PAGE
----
Really radical sort of approach, but we're sitting here two years later living a normal life: we don't have masks, we have gatherings, schools have never closed, kids are given a normal childhood. But we're still, you know, scared that it's going to come. So, we're still on edge here.
So, a full closure for how long?
Well, full closure—in terms of no one coming here, really nobody coming in—was from March till June of 2020, and at that point we started slowly bringing people in. We really developed our own protocols and our own science for a lot of it that's been very successful until now.
We still are closed—you just can't fly right in here. You have to spend some time in quarantine on both sides, outside and once you get here.
What was the initial community reaction to the idea of closing the borders completely?
Well, like I said, we had to go to what's called the national disaster committee—which I'm part of, but it's only one vote out of eight. And because it's got all the ministries in it and because this was involving—it began as a state of health emergency, which it still is. It's been—we've been 32 months into a state of health emergency. It's been most of the time I've been secretary of health. There's only been five or six months where we haven't been in a state of health emergency, so it's been pretty brutal.
But we had quite a debate. There was a lot of economic factors—how do you get food in with the ships? So, we developed all these protocols where there be no human-to-human contact that was critical. And so we—the container ships, and we got the flights, and we'd go in and they'd have full PPEs on to deal with the airplanes. Once they started bringing people here, we've just been really, really careful. And that's all the way through Delta and Omicron and the original outbreak.
We've only had seven border cases—and I would say really four because, as we look back, three of those cases were probably historical, but we didn't have the science at that point to sort that out. So, we've had a few border cases; but outside of that, we've had nothing.
But the reaction to the community at first was quite an uproar. And I can remember the day after we closed the borders, walking into a restaurant and a good friend of mine as I sat down said, "How does it feel to be the most hated man in Majuro?" because a lot of people were angry. But the American Graduate School just sent out a report two weeks ago that said our economy has had little impact from COVID because we managed to keep the economy going and we've never had any lockdowns. So compared to a lot of countries, even then in the Pacific, our economy has done better than most places.
What are you doing inside the country to protect the population?
Yeah, we've had a massive vaccine campaign. And you have to understand ours is probably one of the most complicated countries in the Pacific because we have 29 outer islands and atolls, and we've got to get to those populations in some of those outer atolls. And an atoll is like a necklace of islands, and people live on all those little islands in the necklace. And so, you've got to get to all of them somehow, and it's very, very complicated logistically.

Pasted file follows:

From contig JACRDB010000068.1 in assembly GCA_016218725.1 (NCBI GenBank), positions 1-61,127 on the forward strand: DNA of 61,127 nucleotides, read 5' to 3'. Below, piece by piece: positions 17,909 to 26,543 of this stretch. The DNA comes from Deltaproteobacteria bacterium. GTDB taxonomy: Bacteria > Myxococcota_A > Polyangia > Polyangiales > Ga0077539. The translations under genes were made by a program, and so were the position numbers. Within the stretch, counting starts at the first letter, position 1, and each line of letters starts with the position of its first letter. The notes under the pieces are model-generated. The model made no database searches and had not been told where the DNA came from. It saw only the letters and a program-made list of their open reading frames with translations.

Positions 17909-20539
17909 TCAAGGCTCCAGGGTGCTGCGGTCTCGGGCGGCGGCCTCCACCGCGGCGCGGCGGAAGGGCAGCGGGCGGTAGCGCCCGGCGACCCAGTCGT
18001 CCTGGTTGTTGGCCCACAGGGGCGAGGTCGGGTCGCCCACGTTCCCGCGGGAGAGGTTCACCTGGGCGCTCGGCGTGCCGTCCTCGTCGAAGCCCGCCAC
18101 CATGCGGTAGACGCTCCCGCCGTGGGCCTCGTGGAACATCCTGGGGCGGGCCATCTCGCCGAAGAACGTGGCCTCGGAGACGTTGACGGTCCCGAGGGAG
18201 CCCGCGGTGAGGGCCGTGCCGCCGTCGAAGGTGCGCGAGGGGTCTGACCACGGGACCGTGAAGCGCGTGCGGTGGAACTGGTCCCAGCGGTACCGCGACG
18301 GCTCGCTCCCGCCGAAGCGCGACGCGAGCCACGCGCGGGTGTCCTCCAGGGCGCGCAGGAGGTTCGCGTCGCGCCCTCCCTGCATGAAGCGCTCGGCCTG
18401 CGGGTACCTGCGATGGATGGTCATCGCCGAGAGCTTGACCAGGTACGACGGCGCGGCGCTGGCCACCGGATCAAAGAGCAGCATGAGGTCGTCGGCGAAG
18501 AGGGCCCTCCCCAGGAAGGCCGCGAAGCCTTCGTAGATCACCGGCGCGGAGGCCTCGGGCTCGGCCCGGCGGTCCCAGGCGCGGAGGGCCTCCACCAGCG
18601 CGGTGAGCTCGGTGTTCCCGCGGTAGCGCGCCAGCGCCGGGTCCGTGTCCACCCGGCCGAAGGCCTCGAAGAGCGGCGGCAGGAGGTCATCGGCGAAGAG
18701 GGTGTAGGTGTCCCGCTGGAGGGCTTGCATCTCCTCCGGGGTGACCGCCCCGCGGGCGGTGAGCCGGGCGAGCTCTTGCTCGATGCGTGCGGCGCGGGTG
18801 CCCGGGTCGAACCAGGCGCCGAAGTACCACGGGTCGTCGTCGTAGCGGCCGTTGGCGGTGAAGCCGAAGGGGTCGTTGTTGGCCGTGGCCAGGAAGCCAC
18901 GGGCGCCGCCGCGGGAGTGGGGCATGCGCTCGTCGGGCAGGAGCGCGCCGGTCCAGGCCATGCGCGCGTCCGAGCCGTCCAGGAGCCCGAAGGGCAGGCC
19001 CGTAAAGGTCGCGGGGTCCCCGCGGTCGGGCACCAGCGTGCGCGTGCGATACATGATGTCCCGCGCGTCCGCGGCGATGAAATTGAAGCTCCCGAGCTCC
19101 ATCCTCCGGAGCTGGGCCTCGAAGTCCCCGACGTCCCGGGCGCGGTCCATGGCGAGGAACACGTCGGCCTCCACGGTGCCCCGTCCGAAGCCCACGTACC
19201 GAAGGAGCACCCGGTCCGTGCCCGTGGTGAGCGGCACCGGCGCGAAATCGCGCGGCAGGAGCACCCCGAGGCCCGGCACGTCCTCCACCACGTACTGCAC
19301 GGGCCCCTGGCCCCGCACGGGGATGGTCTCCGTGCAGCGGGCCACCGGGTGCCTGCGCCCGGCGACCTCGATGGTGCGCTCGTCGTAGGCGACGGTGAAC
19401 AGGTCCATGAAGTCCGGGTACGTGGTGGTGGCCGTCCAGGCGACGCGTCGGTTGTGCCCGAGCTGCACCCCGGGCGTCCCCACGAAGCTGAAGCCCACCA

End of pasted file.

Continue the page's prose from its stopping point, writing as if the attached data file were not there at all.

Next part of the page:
So, over the past year—we started in December, we got some of the first vaccines. The United States has been fabulous, and I want to say that as a person who—for 30 years, I worked for the people of Bikini and I was basically their battering ram when they'd go to Congress. I fought the United States for 30 years. So, when I compliment the United States after all the nuclear testing and some of the things that have happened out here, it comes with a little bit of pain.
But I'm saying that the United States has been remarkably great to this region—the Freely Associated States, Palau, FSM, the Marshalls, and Guam, and the jurisdictions out here—because we had vaccines before most people in the States could get them. We started vaccinating here—I got my first vaccine December of 2020. My mother who lives in Pennsylvania, is 86 years old at the time, had to wait until April and she had to drive four hours to get it. So, we were vaccinating and anyone who wanted a vaccine—after about a few weeks after we vaccinated our front liners—anyone who wanted a vaccine could walk in and get it in five minutes, regardless of your nationality, or, you know, you had to be 18 and above at that time.
And then, we went on a door-to-door campaign, which is very unusual here when it comes to vaccines, but we went from one end of the atoll to the other. Then, we had this big project that lasted seven months. We went to all the outer islands where they had to get two doses a month apart—that's really complicated, very expensive. We're trying to get the money to do another round where we give boosters—that's going to cost about a million dollars for us.
In terms of resources, what would you say turned out to be the most helpful?
Well, again, I'm going to toot the United States' horn. They've been so fantastic. First of all, they got us the testing capabilities right away. That was critical for us because we were having to—the second time we had a PUI, a person under investigation, we had to wait eight days to find out if that guy had COVID. Once we got the testing, that was really helpful.
And the second thing—that a lot of people may not think it's a big deal, but it is—we had weekly calls with the U.S. CDC. We've had 104 weekly calls every single week with the CDC. We've got two calls, sometimes three. Information has been tremendous coming out of the CDC. And we have this group call with all these jurisdictions in the Pacific where we share ideas. It's really been tremendous. So, information has been a tremendous help.